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Weekly Roundup: Block 216, 525 SE MLK, Portland Diamond Project, and more

Block 216

Block 216 will be 33-story hotel, office and condominium tower.

The Oregonian reported that “Portland’s first ‘5-star’ hotel [is] planned” at Block 216, currently known for the large food cart pod on the site.

The Daily Journal of Commerce published photos of the demolition of the Portland Music building in the Central Eastside. The 86-year-old commercial building will be replaced by a new office building at 525 SE MLK.

The NW Examiner reported that the peace deal over the now approved Fremont Place Apartments could be “as contentious as the fight“.

The Portland Diamond Project, which hopes to bring major league baseball to Portland, is now looking at the Port of Portland’s Terminal 2, according to the Willamette Week. The Oregonian reported that Seattle Seahawks quarterback Russell Wilson and singer Ciara have joined the effort as minority investors.

Metro is poised to refer a $652.8 million housing bond to voters, writes the Oregonian.

Weekly Roundup: Platform, 72Foster, The Geode, and more

Allied Works’ Platform would include 140,000 SF of commercial office space with retail space on the ground floor.

The Daily Journal of Commerce published construction photos of the 72Foster, the four story affordable housing development currently rising in SE Portland.

The Portland Business Journal wrote about The Geode, the new creative office project on SE Division by Portland sculptor Martin Eichinger.

OPB wrote about how Portland State University’s campus is evolving to attract new generation of students, with projects that include Four+Montgomery, the Neuberger Hall Renovation, the Karl Miller Center, and the Viking Pavilion.

Portland Architecture interviewed Allied Works’ Brent Linden about Platform, the office building proposed for a half block site at 1130 SE Martin Luther King Jr Blvd.

As part of the final deliberations on the Central City 2035 plan the City Council voted to set heights in portions of Chinatown at 200′, reports OPB.

Weekly Roundup: Jupiter NEXT hotel, Allan Building, Multnomah County Central Courthouse, and more

The Allan Building would rise to to a height of seven stories and include over 70,000 sq ft of occupied space.

The Daily Journal of Commerce wrote about two Central Eastside industrial office buildings* proposed by Intrinsic Ventures: the Allan Building at 2455 SE 11th Ave and SE 8th & Division building at 2445 SE 8th Ave.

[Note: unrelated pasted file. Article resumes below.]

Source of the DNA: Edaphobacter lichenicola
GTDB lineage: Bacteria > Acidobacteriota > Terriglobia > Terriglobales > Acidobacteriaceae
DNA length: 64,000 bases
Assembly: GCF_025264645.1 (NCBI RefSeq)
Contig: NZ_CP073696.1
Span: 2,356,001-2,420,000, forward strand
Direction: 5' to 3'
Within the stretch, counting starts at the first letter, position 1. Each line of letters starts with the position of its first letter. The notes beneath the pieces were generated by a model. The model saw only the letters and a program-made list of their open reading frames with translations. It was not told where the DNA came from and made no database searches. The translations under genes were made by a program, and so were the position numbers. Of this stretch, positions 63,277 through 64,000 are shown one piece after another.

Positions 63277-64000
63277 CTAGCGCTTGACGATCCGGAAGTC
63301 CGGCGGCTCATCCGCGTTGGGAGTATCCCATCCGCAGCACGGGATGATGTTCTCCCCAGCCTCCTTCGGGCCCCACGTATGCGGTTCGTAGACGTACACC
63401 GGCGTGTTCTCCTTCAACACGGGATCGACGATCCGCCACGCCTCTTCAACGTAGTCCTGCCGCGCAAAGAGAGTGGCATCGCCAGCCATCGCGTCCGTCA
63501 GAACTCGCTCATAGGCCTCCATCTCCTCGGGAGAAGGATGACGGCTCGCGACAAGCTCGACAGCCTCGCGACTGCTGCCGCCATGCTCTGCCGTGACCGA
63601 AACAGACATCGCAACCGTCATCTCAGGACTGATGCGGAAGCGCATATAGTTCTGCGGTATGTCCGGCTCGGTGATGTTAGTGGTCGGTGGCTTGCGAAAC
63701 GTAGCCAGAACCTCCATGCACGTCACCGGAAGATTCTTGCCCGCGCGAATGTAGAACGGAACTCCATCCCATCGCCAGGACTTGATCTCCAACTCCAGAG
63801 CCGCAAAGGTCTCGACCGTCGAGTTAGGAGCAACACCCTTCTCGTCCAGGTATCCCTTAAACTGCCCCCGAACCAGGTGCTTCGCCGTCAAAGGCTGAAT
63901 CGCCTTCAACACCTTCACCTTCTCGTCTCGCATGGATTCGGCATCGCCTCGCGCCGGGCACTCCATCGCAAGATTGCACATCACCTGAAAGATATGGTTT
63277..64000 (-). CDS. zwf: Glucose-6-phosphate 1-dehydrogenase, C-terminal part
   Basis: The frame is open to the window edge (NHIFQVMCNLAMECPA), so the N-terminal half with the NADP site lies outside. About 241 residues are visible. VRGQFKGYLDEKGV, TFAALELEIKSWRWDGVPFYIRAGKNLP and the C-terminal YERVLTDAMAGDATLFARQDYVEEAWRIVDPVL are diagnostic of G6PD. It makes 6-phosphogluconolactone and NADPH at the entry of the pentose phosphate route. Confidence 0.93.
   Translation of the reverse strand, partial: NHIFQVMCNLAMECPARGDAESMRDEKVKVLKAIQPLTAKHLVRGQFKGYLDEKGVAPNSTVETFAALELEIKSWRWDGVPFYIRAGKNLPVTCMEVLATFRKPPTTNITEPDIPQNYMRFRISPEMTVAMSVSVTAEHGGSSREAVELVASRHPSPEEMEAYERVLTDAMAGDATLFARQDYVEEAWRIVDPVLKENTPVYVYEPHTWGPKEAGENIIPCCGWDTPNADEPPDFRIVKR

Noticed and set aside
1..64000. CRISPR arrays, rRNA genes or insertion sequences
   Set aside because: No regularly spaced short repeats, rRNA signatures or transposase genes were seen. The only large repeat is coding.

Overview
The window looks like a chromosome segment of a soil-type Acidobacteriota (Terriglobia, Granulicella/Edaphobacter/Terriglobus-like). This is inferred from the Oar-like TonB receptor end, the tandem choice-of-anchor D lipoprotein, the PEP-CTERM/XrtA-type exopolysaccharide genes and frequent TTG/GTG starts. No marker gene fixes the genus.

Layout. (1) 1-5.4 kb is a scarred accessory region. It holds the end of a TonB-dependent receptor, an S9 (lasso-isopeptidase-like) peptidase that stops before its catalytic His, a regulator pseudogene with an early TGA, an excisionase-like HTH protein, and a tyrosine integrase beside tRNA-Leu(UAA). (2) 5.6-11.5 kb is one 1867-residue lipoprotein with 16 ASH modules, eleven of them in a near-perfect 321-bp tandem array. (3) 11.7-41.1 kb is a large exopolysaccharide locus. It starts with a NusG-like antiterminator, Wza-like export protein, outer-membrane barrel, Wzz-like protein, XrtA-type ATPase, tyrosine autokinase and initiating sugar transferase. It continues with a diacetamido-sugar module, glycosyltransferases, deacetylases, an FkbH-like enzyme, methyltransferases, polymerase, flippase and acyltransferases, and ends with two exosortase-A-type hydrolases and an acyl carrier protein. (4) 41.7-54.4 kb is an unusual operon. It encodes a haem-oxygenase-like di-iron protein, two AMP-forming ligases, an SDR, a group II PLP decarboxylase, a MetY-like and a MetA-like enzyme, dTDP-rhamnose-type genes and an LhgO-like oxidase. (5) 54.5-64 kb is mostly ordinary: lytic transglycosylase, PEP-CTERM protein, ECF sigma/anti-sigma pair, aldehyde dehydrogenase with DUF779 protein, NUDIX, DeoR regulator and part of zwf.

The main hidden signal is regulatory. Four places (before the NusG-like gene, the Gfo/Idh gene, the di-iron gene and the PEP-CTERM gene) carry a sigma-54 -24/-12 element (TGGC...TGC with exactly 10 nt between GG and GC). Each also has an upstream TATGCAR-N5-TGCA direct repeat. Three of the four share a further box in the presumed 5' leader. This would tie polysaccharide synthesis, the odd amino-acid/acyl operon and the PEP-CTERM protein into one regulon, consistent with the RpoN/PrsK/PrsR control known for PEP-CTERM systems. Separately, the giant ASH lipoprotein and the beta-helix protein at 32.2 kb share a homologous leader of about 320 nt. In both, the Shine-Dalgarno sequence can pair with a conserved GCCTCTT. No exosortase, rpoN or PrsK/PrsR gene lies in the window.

The Willamette Week reported that the new Multnomah County Central Courthouse comes with a solar-energy system that will take more than a century to pay for itself.

The Portland Business Journal took a first look at the Jupiter NEXT hotel, which is scheduled to open next month.

Affordable housing developers face rising costs. The Willamette Week reports that Mayor Ted Wheeler isn’t plugging the hole.

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Weekly Roundup: Fremont Place, Block 76 West, ODOT Blocks, and more

Fremont Place

The revised design for the Fremont Place apartments will include a wider greenway trail and creative art studio spaces facing the river.

The Daily Journal of Commerce wrote about Block 76 West—the project formerly known as Sideyard—which is “being squeezed into hot spot“*.

In a 4-0 vote, the Portland City Council took a tentative vote to approve revised designs for the Fremont Place ApartmentsThe Pearl District Neighborhood Association had previously voted to drop their opposition to the project.

Longtime Central Eastside developer Beam has been picked to lead the redevelopment of the ODOT Blocks, reports the Oregonian.

According to the Oregonian Blue Star Donuts will open a “massive new downtown Portland flagship” in the 12th & Morrison office building.

The Oregonian published images of what the MLB stadium proposed as part of the Portland Diamond Project could look like.

Foundation work is underway on 250 Taylor, which will be the new home for NW Natural. The Daily Journal of Commerce published photos of the progress to date.

The Portland Tribune reported that ‘World-class’ Portland school rebuilds are still planned despite $100M funding gap.